As expected, regulatory authorities in both the UK and EC will be taking an interest in the purchase of British Energy by EdF. Interestingly EdF has announced that any deal with Centrica, who are supposed to be taking a 25% stake in the deal, will have to be put off until after regulatory approval is granted. Presumably EdF is much more worried about Centrica’s potential dominance of the UK retail market than about its own potential dominance of the UK generation market.

Now wait for British MPs to tell Gordon Brown that the deal can’t go to Brussels unless some UK ownership is involved.

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Markets Good for Security of Supply

Posted in Europe,Price Spikes,Regulation by Cheryl Morgan on the September 19th, 2008

EU Energy Policy has a long post summarizing the results of the CESSA research program looking into security of supply. Most of it can be boiled down to “markets are good, and bigger markets are better than small ones.” How that will go down in the wake of the financial market meltdown is unclear. In particular the report warns governments against removing price signals by capping prices so as to avoid upsetting consumers by exposing them to short term price spikes. There are, of course, other ways to protect consumers from price spikes, but that would involve *gasp* derivatives!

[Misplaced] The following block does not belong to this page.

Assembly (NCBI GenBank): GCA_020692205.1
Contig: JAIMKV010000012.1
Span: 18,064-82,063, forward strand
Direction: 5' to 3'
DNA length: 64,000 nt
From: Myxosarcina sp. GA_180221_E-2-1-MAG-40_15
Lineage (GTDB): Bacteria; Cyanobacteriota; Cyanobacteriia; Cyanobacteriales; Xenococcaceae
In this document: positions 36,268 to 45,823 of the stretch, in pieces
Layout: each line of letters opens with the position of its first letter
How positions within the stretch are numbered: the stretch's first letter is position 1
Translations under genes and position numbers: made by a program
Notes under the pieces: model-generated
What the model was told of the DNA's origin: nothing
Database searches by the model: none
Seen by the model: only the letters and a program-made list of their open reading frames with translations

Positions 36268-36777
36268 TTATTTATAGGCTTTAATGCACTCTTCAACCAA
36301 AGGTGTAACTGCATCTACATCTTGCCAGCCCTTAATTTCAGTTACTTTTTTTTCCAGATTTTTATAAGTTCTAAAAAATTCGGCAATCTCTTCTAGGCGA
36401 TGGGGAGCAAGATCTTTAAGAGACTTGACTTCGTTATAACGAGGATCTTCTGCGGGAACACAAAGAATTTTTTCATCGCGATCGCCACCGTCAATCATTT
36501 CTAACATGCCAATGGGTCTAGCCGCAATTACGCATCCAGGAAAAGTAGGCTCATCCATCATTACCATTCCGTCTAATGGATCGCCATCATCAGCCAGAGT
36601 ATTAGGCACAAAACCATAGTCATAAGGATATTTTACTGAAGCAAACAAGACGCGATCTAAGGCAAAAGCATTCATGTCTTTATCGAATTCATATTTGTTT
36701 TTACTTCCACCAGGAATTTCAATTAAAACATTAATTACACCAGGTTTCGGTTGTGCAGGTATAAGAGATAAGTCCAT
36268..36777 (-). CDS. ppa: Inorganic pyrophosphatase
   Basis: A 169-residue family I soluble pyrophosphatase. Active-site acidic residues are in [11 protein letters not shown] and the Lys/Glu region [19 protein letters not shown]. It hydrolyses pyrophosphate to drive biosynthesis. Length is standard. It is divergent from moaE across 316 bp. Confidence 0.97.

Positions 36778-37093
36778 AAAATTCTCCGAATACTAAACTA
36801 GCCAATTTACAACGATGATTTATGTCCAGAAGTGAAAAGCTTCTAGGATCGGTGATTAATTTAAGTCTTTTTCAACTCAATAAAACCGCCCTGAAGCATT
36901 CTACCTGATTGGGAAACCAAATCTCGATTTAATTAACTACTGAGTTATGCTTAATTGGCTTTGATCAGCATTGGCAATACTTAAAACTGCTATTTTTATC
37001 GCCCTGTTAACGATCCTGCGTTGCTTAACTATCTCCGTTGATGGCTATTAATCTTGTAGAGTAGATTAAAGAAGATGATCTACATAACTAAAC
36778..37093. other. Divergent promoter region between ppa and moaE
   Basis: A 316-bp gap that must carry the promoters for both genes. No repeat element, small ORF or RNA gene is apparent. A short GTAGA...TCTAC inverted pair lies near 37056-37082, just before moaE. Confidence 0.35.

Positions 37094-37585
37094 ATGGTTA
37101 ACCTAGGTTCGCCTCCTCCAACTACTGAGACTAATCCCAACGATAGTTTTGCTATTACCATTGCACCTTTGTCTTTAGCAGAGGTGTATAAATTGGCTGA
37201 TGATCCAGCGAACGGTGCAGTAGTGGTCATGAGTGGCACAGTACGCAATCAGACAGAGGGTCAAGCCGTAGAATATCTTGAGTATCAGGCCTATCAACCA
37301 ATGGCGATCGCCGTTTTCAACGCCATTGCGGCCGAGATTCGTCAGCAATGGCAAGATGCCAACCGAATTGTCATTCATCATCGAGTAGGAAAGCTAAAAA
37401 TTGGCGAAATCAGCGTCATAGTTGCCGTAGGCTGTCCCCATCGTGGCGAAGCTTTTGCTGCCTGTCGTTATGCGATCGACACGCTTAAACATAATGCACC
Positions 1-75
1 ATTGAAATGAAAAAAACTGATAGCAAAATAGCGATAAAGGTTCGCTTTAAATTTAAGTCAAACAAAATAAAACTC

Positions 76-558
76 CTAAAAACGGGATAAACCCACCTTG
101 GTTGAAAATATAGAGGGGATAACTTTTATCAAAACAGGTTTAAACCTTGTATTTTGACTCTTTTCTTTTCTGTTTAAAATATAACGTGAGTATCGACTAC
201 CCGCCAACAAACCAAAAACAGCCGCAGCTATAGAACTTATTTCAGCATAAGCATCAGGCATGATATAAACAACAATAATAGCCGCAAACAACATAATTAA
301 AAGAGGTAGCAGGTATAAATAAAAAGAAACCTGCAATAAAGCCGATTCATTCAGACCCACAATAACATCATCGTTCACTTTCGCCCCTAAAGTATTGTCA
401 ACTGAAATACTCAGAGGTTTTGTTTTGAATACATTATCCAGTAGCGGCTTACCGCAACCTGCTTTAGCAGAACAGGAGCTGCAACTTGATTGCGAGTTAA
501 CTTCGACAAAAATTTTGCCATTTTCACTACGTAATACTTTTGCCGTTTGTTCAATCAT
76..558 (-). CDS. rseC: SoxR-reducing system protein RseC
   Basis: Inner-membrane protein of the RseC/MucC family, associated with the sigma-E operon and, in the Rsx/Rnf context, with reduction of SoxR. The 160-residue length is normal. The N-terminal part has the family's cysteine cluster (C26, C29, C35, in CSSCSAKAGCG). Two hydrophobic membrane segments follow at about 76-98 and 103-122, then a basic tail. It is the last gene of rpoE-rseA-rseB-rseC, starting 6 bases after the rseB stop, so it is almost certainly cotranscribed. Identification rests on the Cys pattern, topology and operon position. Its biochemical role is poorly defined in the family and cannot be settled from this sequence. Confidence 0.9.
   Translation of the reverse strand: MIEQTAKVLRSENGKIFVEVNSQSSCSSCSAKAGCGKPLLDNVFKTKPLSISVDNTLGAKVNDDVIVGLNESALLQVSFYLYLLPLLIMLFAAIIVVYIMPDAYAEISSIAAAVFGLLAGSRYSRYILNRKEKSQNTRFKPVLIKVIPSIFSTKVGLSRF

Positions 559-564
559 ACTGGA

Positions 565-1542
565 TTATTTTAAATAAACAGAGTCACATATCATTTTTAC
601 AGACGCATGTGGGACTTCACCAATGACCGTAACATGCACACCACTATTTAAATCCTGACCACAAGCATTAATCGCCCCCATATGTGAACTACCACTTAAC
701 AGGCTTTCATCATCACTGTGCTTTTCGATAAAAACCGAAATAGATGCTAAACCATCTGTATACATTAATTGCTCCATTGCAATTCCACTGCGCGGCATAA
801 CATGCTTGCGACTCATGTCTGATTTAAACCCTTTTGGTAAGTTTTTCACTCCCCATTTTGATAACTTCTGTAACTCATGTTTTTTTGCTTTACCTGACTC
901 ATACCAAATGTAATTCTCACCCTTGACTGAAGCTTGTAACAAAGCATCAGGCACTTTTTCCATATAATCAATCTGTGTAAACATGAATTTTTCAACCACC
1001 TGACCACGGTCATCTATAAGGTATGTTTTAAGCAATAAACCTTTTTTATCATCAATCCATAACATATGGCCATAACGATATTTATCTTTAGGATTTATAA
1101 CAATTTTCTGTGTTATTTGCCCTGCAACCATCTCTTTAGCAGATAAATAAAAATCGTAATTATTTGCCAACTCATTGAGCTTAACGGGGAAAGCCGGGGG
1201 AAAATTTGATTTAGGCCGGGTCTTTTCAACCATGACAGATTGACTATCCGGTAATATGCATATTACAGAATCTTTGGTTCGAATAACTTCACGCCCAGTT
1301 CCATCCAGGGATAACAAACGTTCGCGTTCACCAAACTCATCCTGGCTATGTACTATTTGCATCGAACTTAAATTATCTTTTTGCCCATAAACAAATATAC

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Europe Invests in Africa

Posted in Africa,Electricity Transmission,Europe,Gas Transmission/Storage,Renewables by Cheryl Morgan on the September 9th, 2008

EurActive reports on a major European Union initiative to invest in the African energy sector. The €600 million will go to a variety of projects including renewable generation, power pools and infrastructure projects. A further major announcement is expected soon on the subject of the proposed Trans-Saharan Gas Pipeline. This is intended to bring up to 30 billion cubic metres of Nigerian natural gas across more than 4,300km of desert to EU markets via Algeria. It would also, of course, significantly reduce Europe’s dependence on Russia for gas supplies.

The primary source of all these handouts is something called the European Development Fund, which is of course abbreviated to EDF. Any resemblance to a French energy company is entirely coincidental, if somewhat amusing.